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Thus Iohn Dauis of the age aforesayde, in what damage he was for the Gospell ye see, and howe the Lorde preserued hym, ye vnderstand. He endured in prisone from the 14. day of August, till within seuen dayes of Easter, who is yet alyue, and a profitable Minister this day in the Church of England: Blessed bee the Lord, qui facit mirabilia solus. 

Latin/Greek Translations  *  Close
Foxe text narrative.
Foxe text Latin

qui facit mirabilia solus.

Foxe text translation

Not translated.

Translation (Wade 2004)

who alone makes miracles.

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¶ Maistresse Roberts. 
Commentary  *  Close

The Sussex martyr Richard Woodman wrote a letter to Mrs Roberts.

MarginaliaThe Miraculous deliuerance of Mistres Robertes. MarginaliaThis Gentlewoman was a great succourer of the persecuted that came to her house, and specyally of good Woodman, whom ye heard of before, and to whom he wrote a letter, pag. 1893.FVrthermore to both these may also be associate another Gentlewoman to make the third, named maistres Robertes,  

Cattley Pratt  *  Close
Cattley/Pratt, VIII, 555, fn 1

This gentlewoman was a great succourer of the persecuted that came to her house, and specially of good Woodman, whom ye heard of before; and to her he wrote a letter.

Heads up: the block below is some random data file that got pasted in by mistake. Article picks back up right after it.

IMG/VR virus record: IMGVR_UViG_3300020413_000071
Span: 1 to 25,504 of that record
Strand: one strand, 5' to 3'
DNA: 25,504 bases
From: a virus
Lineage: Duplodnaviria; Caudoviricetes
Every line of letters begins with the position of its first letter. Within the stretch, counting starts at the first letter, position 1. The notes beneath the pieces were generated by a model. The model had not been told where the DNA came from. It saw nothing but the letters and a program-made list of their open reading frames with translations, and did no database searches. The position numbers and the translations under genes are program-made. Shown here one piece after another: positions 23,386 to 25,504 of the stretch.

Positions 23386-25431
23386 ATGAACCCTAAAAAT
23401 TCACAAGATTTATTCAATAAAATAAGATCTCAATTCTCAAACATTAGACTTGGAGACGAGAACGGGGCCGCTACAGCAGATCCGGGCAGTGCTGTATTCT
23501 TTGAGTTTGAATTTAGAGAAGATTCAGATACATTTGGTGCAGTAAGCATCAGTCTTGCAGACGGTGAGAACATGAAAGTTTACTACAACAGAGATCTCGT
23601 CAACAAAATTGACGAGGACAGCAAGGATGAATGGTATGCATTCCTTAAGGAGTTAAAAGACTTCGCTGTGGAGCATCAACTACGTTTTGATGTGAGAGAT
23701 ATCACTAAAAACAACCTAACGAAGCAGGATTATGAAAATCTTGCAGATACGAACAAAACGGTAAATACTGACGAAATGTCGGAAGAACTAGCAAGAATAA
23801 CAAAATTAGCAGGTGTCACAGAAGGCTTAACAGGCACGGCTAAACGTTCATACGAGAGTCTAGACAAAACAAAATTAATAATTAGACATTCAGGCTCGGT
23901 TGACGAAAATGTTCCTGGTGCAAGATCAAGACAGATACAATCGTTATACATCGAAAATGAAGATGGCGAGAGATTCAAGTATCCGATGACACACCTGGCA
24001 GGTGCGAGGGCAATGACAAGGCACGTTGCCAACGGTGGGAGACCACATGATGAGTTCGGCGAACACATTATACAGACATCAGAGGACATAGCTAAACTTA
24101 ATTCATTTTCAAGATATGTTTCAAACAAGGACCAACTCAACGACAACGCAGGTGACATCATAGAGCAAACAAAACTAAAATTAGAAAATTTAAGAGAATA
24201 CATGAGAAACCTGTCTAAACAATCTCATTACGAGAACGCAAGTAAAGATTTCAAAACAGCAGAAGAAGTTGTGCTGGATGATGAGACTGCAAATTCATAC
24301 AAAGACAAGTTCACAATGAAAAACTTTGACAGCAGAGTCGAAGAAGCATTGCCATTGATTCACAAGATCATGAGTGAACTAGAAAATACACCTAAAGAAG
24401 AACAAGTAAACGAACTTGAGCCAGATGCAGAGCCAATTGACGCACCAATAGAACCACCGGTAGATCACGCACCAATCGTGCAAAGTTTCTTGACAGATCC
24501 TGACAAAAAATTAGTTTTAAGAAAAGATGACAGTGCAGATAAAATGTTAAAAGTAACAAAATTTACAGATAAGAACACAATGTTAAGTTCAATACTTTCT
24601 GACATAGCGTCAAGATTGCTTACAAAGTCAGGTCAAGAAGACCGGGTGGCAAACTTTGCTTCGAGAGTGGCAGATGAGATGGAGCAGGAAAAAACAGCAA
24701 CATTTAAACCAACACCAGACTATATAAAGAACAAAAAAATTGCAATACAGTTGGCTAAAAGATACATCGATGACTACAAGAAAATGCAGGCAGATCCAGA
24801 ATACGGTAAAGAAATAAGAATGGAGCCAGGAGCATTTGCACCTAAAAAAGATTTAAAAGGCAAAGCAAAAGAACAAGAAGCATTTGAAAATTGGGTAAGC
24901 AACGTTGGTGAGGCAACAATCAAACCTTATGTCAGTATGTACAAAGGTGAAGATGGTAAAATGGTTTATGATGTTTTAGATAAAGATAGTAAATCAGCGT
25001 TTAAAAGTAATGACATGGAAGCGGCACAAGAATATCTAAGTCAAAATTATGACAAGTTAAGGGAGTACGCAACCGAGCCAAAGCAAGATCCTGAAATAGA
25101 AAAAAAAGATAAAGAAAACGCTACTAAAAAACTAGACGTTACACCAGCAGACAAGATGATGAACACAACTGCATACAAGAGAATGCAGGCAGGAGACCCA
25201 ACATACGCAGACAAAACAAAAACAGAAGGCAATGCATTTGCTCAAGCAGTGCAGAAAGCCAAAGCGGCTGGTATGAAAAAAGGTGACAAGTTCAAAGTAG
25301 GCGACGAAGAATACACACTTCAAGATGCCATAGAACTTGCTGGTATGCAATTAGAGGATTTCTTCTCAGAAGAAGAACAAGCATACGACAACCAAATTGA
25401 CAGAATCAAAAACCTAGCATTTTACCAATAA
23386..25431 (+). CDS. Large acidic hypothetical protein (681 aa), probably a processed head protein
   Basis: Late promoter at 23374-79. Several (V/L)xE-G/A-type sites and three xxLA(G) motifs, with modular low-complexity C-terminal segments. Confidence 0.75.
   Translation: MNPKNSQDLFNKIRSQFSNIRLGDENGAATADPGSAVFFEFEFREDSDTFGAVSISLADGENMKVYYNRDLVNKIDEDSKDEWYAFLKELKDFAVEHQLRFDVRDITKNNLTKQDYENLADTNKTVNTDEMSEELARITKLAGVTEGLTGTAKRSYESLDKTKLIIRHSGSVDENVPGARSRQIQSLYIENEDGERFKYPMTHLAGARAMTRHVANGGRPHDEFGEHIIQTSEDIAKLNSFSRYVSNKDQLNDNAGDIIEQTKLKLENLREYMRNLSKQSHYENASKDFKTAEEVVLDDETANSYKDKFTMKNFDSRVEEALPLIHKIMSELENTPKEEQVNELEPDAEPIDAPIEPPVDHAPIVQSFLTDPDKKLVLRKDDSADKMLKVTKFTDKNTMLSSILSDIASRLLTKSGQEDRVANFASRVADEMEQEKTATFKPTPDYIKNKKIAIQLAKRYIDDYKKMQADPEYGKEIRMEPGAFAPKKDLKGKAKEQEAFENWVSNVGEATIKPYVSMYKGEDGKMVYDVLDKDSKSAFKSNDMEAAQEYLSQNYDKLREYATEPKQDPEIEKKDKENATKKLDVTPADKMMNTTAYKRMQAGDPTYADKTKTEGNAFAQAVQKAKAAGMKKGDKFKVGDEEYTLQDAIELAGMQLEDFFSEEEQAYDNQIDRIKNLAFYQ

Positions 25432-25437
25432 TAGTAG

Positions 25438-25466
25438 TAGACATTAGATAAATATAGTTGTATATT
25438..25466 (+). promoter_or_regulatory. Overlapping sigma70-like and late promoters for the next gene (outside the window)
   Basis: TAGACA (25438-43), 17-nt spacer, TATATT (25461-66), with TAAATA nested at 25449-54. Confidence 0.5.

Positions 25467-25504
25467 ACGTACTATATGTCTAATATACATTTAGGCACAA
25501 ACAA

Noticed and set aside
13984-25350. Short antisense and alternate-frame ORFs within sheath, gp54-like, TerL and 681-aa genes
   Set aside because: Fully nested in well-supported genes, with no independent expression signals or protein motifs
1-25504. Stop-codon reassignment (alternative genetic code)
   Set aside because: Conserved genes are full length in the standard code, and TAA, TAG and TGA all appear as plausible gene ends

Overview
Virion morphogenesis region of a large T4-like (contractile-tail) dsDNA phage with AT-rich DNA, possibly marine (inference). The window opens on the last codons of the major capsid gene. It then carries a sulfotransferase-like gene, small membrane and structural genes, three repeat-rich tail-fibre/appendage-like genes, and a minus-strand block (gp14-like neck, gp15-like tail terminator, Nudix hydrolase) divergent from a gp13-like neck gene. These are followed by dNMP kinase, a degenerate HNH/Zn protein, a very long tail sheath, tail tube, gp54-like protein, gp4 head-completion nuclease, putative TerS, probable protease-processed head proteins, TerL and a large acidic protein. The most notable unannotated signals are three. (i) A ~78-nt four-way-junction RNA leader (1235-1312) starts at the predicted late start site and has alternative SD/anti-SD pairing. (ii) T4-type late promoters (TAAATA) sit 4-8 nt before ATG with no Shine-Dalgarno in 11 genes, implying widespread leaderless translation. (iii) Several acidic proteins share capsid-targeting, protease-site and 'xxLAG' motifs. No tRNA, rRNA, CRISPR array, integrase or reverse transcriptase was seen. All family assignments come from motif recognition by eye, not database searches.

yet liuyng and dwellyng (as I vnderstand) in the towne of Haukehurst in Sussex. She beyng earnestly addicted to the truth of Christes Gospell, and no lesse constaunt in that whiche shee had learned therein, so kepte her selfe duryng all the brunte of Queene Maries tyme, that she neuer came to their popish seruice, nor would pollute her conscience with hearyng their Idolatrous masse. There dwelt the same tyme not farre of, a Iustice called MarginaliaSyr Iohn Gilford a troubler of Mistres Robertes.sir Iohn Gilford, who beyng as feruent on the contrary side, to set forward the proceedyngs of Q. Mary, thought to prooue masteries with this Gentlewoman, in forcyng her to the Church. And first sendyng his wyfe, he attempted her by faire wordes and gentle perswasions to conforme her selfe to the Princes lawes, and to come as other christian people did, to the Church. Notwithstanding, she constantly persisting in the sinceritie of the truth, woulde by no perswasions be won to do therein against her conscience: and so kept at home a certayne space, till agayne the second tyme, Maister Gilford thinkyng not to geue her ouer so, sent his Officers and seruauntes to her, by force ond power to hale her out of her house to the church, and so dyd. Where by the way she for griefe of conscience swounded, and so of necessitie was brought home againe, and fallyng into an Ague, was for that tyme dispensed withall.